Kapwa Collective presents:
BATOK - KALINGA TATTOOS Markers of Identity:From Indigenous to Diasporic
Storytelling of tattoo journeys by three Filipina Canadians. Multimedia art by Kristina Guison and Jo SiMalaya Alcampo. Photography by Ruel Bimuyag.
Presentation by Anthropologist Analyn Salvador-Amores, University of the Philippines.
November 3, 2012
6:00 PM – 9:00 PM
519 Church Street Community Centre
Free event. Donations welcome at the door
In early 2011, two Filipina Canadians in their 20s set out separately on a journey from Toronto, Canada to a remote village called Buscalan in the Kalinga province of the Philippines, a place known for its magnificent rice terraces and tattooing traditions. Later that year, another Filipina Canadian in her 20s made her own trip to Buscalan in the company of Dr. Analyn ‘Ikin’ Salvador-Amores, an anthropologist based at the University of the Philippines, Baguio who completed her graduate research in Kalinga tattooing culture and its mark on the diaspora.
The three women from Canada embarked on their personal journeys with a common goal: to receive the gift of tattoo from Apo Whang-Od, a woman in her 90s who is one of the last remaining tattooists in the region to still use indigenous design and method in her work.
In BATOK – KALINGA TATTOOS, Markers of Identity: From Indigenous to Diasporic, we will explore why these young women felt compelled to undertake this journey halfway across the world to receive a Kalinga tattoo from Apo Whang-Od, a woman who has dedicated her life to the intimate and spiritual practice of tattooing. In the process, we also hope to explore why it is important for people in this day and age to make links with Indigenous Peoples whether they are in the Philippines, Canada, or any other nation-state in the world.
The Kapwa Collective is a group of Filipino-Canadian artists, critical thinkers, and healers who work towards bridging narratives between the Indigenous and the Diasporic and between the Filipino and the Canadian. We are a volunteer-run, mutual support group that aims to facilitate links among academic, artistic, activist, and other communities in Toronto.Batok - Kalinga Tattoos is the first event in the Kapwa Speaker Series. Admission is free but donations are encouraged. All proceeds go towards making Kapwa events inclusive and accessible. Refreshments and Children’s Playroom are available during our event.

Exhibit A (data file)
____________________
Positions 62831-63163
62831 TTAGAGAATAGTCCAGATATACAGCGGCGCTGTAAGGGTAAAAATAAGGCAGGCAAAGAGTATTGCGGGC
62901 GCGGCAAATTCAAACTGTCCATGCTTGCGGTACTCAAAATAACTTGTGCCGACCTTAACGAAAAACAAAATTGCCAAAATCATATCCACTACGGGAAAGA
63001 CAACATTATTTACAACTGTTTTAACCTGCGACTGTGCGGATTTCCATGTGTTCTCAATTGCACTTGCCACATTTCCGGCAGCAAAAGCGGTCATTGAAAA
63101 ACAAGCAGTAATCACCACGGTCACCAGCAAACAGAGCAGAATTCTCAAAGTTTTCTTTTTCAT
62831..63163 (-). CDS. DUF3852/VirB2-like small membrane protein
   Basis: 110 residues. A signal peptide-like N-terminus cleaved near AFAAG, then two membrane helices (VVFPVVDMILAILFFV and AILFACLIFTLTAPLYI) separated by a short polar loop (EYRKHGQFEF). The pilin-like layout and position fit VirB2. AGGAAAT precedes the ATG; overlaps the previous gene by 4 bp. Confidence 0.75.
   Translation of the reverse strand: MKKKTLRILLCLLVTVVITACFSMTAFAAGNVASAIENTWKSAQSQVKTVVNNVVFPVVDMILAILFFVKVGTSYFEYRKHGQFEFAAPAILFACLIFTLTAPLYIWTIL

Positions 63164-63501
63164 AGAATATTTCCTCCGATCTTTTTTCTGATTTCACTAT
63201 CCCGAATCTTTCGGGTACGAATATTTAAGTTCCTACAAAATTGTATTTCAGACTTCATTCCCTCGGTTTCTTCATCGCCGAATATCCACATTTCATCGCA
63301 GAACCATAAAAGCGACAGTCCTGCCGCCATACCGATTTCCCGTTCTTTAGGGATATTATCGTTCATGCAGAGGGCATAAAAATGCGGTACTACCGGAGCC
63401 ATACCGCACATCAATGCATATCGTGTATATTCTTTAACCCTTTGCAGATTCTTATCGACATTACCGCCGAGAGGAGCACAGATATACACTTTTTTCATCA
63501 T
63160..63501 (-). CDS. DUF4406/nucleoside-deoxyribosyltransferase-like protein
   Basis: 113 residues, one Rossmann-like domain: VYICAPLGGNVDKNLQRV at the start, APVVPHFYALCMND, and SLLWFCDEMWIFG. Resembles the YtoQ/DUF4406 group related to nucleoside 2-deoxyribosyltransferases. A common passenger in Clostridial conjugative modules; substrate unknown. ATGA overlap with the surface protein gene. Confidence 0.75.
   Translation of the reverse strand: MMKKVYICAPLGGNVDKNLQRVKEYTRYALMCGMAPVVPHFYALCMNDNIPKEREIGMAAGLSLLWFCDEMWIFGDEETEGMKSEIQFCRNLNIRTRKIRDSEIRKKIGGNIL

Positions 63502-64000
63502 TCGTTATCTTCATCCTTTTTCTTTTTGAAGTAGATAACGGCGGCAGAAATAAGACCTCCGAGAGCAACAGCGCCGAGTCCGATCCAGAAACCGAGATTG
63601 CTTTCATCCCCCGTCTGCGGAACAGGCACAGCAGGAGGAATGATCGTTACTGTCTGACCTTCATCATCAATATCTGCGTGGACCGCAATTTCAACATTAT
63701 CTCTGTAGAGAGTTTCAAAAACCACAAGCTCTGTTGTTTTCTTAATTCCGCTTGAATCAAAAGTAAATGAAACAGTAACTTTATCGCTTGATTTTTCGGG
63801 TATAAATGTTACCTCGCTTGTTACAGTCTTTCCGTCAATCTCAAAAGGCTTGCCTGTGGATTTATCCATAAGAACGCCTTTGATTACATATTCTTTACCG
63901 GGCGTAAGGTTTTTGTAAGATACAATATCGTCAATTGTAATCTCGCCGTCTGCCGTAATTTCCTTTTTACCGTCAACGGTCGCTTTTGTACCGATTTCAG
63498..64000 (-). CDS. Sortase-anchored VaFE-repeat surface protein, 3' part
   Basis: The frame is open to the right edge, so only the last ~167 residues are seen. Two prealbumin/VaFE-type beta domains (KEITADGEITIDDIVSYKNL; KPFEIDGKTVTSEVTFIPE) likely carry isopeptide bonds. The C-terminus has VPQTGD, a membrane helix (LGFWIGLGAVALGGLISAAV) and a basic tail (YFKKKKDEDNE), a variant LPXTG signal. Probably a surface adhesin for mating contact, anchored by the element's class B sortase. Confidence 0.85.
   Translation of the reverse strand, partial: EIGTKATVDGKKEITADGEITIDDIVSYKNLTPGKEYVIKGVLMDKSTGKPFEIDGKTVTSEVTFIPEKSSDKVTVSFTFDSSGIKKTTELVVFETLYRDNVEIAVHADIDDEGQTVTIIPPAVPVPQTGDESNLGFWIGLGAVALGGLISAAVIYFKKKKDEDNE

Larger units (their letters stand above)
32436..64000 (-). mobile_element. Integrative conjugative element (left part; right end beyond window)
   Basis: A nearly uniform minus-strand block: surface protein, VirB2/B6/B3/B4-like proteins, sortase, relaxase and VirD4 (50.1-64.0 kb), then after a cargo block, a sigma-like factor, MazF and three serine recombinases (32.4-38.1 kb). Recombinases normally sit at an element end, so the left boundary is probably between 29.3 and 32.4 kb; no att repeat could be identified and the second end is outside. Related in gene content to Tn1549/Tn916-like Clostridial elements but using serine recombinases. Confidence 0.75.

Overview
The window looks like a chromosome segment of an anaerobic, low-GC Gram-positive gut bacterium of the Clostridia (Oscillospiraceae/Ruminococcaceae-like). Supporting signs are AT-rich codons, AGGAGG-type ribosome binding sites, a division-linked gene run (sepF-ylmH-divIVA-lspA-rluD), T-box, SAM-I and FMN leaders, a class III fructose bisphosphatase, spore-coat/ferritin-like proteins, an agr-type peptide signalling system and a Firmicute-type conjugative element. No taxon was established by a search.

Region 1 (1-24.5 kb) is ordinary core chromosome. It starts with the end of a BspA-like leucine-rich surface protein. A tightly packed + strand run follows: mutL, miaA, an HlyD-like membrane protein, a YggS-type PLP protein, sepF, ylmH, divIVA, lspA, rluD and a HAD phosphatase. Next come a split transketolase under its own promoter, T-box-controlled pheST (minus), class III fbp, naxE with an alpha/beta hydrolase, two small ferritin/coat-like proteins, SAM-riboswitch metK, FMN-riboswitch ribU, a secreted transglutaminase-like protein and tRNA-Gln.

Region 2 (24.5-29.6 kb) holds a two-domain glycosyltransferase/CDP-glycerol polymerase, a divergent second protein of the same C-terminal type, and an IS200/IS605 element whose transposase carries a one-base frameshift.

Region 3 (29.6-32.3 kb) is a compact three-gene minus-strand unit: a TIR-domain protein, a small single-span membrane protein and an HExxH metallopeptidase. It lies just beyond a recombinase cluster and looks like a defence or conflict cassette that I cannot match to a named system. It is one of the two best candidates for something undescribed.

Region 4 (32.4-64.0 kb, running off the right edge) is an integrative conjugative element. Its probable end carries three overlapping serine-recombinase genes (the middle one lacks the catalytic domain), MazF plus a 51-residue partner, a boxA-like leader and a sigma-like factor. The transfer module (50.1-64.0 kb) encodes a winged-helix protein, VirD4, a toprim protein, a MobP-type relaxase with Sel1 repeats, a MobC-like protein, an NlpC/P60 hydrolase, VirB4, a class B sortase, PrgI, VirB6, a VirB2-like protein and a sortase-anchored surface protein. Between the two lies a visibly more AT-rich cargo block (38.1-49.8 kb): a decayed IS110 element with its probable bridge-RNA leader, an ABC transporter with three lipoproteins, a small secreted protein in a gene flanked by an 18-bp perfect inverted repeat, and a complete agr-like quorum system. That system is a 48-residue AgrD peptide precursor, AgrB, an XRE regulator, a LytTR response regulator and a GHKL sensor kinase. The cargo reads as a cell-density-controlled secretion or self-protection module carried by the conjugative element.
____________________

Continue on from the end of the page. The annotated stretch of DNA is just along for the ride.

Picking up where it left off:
About Dr. Analyn ‘Ikin’ Salvador-Amores:
Dr. Salvador-Amores is a Social Anthropology professor at the University of the Philippines-Baguio. She has done research on Kalinga traditional tattoos in the diaspora. Other research interests include anthropology of the body, non-Western aesthetics, ethnicity and identity, colonial photography, visual anthropology, representation, textile research, material culture, death and funerary rituals, museum studies and anthropology of development, with a regional focus on Southeast Asia, specifically the Kalinga province in the Philippines. Dr. Salvador-Amores is the first Filipina scholar to graduate with a doctorate in Social and Cultural Anthropology at Hertford College, Oxford University. Read her work here: http://oxford.academia.edu/AnalynSalvadorAmores/Papers
About the Multimedia Artists:
“Sound Marks” is a mixed-media installation/performance piece by Kristina Guison, a Filipina Canadian visual artist currently studying Sculpture & Installation at OCAD University. Kristina explores different mediums ranging from tattoos, dye paintings, block prints, and acetate installations to candle sculptures. Learn more about Kristina’s work at http://kristinaguison.com/
“We Are Kapwa People” is an installation by Filipina Canadian multimedia artist Jo SiMalaya Alcampo in collaboration with LGBT/Queer Filipino Canadians and allies, exploring the sensual, sublime and spiritual symbolism of indigenous patterns and tattoos. Jo is an OCADU alumna whose art practice integrates storytelling, installation-based art, and electroacoustic soundscapes. Learn more about Jo’s work at http://www.josimalaya.com/
“Untitled” is a photography presentation of Cordillera landscapes and people by Ruel Bimuyag, an Ifugao photographer and Culture Bearer specializing in Ifugao chants, rhythms, dances, and instrumental musical pattern. He says, “Scholars on the Cordillera tend to predict the demise of our region’s indigenous cultures. I observe that our culture is alive, thriving and evolving. Through my photographs, I am building a ‘positive portfolio’, a testament of our indigenous cultures and to the depths of my roots.” Learn more about Ruel’s work at http://blauearth.com/tag/ruel-bimuyag/
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